In 1990 President George H.W. Bush banned broccoli from Air Force One.
”I do not like broccoli, and I haven’t liked it since I was a little kid and my mother made me eat it. And I’m President of the United States, and I’m not going to eat any more broccoli!”
Now again, as we await a Supreme Court health care decision, broccoli is in the news. Called “The Broccoli Question, ” whether we can be forced to buy broccoli has been linked to the Court’s decision. Or, as stated by Justice Scalia, “So you define the market as food, therefore, everybody’s in the market; therefore you could make people buy broccoli?”
When the Court heard the case last March, broccoli was mentioned 8 times–maybe because it brings simplicity to complex issues. Those who oppose a health insurance individual mandate are delighted with the implications it clearly conveys about the potential power of government. Meanwhile, those who support the Affordable Care Act say the market for buying health insurance has no connection to a healthy food mandate. Everyone agrees, though, that the broccoli question was memorable.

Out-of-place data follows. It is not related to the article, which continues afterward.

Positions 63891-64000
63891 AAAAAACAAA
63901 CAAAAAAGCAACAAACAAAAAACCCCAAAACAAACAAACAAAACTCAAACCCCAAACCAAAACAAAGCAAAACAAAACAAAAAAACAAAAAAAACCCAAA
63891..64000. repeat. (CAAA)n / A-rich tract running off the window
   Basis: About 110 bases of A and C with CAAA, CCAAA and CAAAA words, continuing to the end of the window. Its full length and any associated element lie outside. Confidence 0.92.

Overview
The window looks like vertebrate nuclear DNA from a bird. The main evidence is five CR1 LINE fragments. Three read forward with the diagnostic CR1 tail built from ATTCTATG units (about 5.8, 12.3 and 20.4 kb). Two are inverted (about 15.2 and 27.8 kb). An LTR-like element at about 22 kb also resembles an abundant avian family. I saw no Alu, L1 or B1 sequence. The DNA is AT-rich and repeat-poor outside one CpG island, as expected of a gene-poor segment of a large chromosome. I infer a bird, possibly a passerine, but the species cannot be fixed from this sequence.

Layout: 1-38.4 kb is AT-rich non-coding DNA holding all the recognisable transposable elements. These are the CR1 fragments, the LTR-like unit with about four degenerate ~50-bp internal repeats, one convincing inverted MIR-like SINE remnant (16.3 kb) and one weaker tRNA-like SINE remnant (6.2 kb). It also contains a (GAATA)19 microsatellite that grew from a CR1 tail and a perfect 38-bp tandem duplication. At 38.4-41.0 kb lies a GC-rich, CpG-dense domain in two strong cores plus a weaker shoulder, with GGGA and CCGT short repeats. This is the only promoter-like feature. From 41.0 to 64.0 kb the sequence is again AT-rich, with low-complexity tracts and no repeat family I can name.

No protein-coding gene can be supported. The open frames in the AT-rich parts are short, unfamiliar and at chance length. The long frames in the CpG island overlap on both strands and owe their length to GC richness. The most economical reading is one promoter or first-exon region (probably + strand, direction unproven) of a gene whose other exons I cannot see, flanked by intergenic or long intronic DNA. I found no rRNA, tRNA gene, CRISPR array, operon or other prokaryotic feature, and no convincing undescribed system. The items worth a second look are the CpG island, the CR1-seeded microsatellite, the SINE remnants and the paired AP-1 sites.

You might enjoy this 1990 article about banning broccoli while its “legal” history is here in a recent New York Times article. During March, when the Court heard the oral arguments, APM’s Marketplace looked more closely at how broccoli connected to health care. And finally, here, econ life looked at the case and the Commerce Clause.